Malta's Most WTF Moments Of 2016 (So Far)
All this drama, and we're only half way through the year.
1. The Bishop of Gozo walked to pray for rain ...and it actually poured
Nothing says 'Church in Malta' like a quick throwback to medieval thinking. In a show of force against the evils of climate change, Gozitan Bishop Mario Grech led a hoard of angry pilgrims through the streets (and hills) of Gozo. This walk, intended as penance for the wrongdoings that had brought about our terrible drought, received harsh criticism from both Catholics and non-believers alike. Going for a stroll in the hopes of altering the weather is already strange enough, but then it got stranger:
Three days after the faithful had returned to their homes (presumably to gather wood for the next time their village caught a witch), it actually rained. The Bishop decided to be gracious in his triumph, and didn't officially claim credit for saving our harvests. Well, unless you count this one sassy post (that we can all agree he was entitled to).
2. People argued about the morning after pill... and how it encourages rape.
The debate about the morning after pill has raged on for some time now, with many highs and lows when it comes to arguments. We've seen people use science, personal opinion and, of course, religion to argue their point. And arguing is perfectly fine - because anything is better than silence. Well, anything except for the argument that the availability of the morning after pill will lead to an increase in the number of rape cases according to pro-life group "Women for life". That seems like a pretty messed up statement, until you read the reasoning behind it:
Apparently, male rapists will be actively encouraged to carry out this horrible crime. The morning after pill will (apparently) allow "male perpetrators to cover their crimes by forcing the morning-after pill to their female victims". Turns out you do need a baby to prove rape.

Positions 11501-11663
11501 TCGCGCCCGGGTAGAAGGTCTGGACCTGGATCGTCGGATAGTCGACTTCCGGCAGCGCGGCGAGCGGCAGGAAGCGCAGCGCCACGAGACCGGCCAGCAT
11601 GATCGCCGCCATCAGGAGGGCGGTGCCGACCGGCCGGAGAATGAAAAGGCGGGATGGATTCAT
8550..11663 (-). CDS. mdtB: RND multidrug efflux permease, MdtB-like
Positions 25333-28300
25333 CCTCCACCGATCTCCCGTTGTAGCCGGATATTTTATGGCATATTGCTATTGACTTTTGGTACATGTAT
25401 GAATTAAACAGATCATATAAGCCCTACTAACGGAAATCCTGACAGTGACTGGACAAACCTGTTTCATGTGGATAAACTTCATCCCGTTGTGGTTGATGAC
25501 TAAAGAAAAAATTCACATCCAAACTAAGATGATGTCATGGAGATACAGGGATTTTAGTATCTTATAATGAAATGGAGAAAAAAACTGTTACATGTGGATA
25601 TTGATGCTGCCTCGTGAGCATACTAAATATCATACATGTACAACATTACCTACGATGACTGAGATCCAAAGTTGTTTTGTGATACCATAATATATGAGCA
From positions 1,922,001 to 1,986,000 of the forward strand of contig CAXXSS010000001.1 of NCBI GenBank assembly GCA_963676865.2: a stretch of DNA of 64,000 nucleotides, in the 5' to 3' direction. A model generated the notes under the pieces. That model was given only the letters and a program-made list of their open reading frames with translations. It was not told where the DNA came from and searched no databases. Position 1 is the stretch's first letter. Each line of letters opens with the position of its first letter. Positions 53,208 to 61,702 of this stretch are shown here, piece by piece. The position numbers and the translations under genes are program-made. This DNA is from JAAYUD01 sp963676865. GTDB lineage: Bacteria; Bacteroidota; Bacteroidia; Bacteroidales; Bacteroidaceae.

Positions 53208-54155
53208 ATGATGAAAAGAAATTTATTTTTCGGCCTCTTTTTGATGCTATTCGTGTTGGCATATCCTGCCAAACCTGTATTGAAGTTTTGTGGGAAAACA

3. A man tried to penetrate the tourist industry... by blowing up a cave wall
We live in a world of harsh double standards. We push for more forward-thinking, creative thinking at the workplace, but when one entrepreneur comes up with an explosive new way to break into the tourism industry, we cry foul and arrest the businessman in question. Perhaps it's because we live in a country that stifles entrepreneurial innovation, or perhaps it's something a bit stranger than that:
This March, MEPA called the police to investigate a 'rock cutting incident' in Gozo's Inland Sea, where it is believed that explosive material was used to widen a natural cave entrance. Allegedly, the reason behind this dastardly scheme was to widen the natural opening in the rock, to a point where a bigger boat would be able to glide in and out.
4. Police stopped a BMW driver for reckless behaviour three times... a 12 year-old reckless driver
Road safety in Malta is considered a priority, just not as much of a priority as parking anywhere to buy a pastizz, pushing 100km/h in a 10m road, and honking the second the traffic lights turn green. Malta has had its fair share of strange vehicular shenanigans, but nothing is quite as odd as a car chase that led police to discover the perpetrator was just 12 years old; that is until you consider:
The same boy was pulled over twice more, for the exact same infraction.